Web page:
The Department of Otolaryngology was created in 1969 when Professor Graeme Clark was appointed to the inaugural William Gibson Chair in Otolaryngology. At the time Professor Clark was the youngest appointment to a full Chair at the University of Melbourne.
Graeme Clark had already looked into the feasibility of an implanted electronic device (a cochlear implant) to provide deaf people with hearing in his PhD work in the 1960s. In the 1970s, he set about assembling the team to make this dream into a reality. He was able to see the importance of computer technology and a multidisciplinary approach to the problem.
Along with Field Rickards (later to become the Dean of Education at the University of Melbourne) he started the first University training course for audiology in Australia in 1973. This also proved to be crucial to the later success of the cochlear implant. By 1978, the Melbourne team was able to implant their first prototype implant into a deaf person.
The relative success of this first implant and Professor Clark's persistence lead to interest from the Nucleus group of companies (later to become Cochlear Ltd) and Federal Government funding for commercial development of the cochlear implant. By 1985, the Australian multichannel cochlear implant became the first to be approved by the Food and Drug Administration in the USA for use in adults, and in 1990 for children.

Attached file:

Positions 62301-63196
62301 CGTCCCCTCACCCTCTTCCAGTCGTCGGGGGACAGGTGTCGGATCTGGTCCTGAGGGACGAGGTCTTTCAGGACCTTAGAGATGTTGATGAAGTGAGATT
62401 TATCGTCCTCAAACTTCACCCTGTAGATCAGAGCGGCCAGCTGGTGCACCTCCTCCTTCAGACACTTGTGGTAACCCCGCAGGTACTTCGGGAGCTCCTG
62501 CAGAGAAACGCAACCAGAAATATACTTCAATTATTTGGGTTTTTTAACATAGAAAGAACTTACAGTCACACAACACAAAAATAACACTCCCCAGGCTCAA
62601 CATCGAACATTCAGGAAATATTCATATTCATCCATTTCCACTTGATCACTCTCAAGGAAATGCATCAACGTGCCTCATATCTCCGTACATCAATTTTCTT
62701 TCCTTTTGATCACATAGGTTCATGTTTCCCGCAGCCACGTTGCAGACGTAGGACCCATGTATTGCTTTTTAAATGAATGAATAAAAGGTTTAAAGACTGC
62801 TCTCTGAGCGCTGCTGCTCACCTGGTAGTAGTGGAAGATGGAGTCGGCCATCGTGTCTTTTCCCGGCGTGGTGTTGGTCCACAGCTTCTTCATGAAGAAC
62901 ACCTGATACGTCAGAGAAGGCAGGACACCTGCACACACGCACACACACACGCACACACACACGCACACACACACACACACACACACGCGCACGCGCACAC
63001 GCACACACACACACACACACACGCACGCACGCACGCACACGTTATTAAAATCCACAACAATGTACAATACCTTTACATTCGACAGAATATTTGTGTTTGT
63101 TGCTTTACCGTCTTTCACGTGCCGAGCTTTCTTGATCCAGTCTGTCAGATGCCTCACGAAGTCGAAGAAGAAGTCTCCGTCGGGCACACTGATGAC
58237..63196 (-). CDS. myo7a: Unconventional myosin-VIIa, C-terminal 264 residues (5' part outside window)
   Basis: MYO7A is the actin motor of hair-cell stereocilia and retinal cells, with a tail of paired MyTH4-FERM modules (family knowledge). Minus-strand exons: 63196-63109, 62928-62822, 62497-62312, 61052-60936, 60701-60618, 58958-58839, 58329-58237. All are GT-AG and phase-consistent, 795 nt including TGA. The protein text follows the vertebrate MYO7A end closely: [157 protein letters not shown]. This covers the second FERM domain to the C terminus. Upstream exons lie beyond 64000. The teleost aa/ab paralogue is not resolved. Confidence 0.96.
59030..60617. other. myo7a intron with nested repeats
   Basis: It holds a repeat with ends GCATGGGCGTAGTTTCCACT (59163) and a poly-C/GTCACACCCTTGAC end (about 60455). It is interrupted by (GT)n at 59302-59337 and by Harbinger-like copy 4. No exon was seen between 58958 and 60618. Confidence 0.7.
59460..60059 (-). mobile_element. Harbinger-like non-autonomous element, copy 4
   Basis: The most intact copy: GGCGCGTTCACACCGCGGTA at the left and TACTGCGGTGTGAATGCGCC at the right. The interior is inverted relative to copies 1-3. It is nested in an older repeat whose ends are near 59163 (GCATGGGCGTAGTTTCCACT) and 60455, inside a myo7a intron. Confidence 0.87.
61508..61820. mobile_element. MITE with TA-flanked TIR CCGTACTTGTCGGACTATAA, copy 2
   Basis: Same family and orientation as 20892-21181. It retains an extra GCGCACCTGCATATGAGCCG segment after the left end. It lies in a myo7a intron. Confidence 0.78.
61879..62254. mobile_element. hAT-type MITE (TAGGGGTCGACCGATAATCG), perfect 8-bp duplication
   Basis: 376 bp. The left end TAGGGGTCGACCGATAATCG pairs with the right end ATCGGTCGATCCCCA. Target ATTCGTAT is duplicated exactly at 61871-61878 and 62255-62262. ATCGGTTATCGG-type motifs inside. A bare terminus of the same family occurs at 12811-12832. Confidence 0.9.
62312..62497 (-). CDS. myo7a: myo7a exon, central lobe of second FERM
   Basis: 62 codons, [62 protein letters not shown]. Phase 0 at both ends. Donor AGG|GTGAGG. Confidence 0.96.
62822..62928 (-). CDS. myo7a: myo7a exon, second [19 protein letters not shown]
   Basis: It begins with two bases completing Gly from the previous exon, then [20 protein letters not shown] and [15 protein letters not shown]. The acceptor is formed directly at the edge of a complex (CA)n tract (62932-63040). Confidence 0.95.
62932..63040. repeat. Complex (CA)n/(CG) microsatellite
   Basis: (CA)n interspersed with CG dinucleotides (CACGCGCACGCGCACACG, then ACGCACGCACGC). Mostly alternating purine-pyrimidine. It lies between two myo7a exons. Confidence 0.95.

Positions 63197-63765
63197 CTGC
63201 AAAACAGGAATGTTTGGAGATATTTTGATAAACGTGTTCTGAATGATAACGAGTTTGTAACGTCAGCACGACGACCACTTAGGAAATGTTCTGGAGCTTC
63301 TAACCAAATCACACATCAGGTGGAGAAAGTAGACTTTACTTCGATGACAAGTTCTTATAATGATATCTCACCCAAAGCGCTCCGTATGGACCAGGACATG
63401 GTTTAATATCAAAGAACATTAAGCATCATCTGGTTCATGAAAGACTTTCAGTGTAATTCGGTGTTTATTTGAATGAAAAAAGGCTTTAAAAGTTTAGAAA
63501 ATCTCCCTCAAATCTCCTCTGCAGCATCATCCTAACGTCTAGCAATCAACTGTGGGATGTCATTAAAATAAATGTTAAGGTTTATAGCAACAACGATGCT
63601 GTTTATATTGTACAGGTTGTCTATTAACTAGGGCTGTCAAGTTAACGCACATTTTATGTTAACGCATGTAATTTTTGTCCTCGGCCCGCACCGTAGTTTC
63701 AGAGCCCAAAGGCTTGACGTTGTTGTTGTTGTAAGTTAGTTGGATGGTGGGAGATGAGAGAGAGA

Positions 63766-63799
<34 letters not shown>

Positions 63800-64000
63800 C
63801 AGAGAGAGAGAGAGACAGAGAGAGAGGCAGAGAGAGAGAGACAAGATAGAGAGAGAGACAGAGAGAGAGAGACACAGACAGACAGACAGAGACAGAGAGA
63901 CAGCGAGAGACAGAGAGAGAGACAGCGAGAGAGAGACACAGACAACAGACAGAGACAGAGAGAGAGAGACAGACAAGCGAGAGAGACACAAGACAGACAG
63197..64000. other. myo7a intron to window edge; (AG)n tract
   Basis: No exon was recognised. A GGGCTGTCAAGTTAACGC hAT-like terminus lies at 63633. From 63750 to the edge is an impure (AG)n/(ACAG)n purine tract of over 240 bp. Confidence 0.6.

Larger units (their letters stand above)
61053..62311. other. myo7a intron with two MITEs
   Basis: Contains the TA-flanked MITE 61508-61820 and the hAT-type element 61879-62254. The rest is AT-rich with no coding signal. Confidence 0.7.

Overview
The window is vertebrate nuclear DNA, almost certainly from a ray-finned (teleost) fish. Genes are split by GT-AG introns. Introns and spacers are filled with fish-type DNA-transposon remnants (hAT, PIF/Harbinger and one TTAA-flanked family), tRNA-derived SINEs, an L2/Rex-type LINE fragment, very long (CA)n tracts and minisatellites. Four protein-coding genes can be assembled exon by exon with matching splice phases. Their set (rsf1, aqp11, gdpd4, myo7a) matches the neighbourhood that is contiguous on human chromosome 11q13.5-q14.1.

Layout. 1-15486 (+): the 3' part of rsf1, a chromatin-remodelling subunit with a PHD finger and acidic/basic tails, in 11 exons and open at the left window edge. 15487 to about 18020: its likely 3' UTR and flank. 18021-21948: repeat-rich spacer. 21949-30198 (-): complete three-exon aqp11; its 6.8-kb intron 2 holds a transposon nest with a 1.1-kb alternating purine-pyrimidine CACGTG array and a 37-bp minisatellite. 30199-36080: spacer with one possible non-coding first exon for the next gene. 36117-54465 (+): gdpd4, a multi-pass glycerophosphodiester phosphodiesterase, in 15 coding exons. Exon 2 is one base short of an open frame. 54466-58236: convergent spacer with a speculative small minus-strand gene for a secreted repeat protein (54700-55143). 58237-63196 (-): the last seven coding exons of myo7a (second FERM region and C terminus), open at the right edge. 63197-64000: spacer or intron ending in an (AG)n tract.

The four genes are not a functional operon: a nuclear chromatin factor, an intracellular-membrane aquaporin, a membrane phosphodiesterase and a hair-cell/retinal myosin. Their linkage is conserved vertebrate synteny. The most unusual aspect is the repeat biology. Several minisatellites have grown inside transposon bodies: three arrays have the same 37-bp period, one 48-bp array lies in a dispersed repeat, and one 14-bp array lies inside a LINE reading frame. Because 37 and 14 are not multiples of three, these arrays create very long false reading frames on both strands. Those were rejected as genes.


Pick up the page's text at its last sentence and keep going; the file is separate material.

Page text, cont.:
The clinical research and development of audiological procedures for cochlear implants during this time was coordinated by Richard Dowell, later to become Professor of Audiology and Head of Department. As cochlear implant application spread rapidly around the world, audiology as a profession was also developing and new courses started up around the country to meet the growing need for hearing care.
Under the guidance of Richard Dowell, the one year postgraduate diploma course in audiology was converted to a two year Masters degree in 1998. The demand for audiologists has continued to grow with student numbers set to reach 100 in 2010 from about 20 in the early years of the course.
The Department remains focused on the improvement of hearing through technology and much of the activity still centers around cochlear implants. Audiology teaching is also a major activity and the Department would claim that the Melbourne course is the equal of any audiology course in the world. Other aspects of hearing research have also developed within the Department including biological work to protect and restore hearing, stem cell research aimed at replacing receptor cells in the inner ear, perceptual research to better understand different forms of hearing loss and investigations into the causes and treatment of balance problems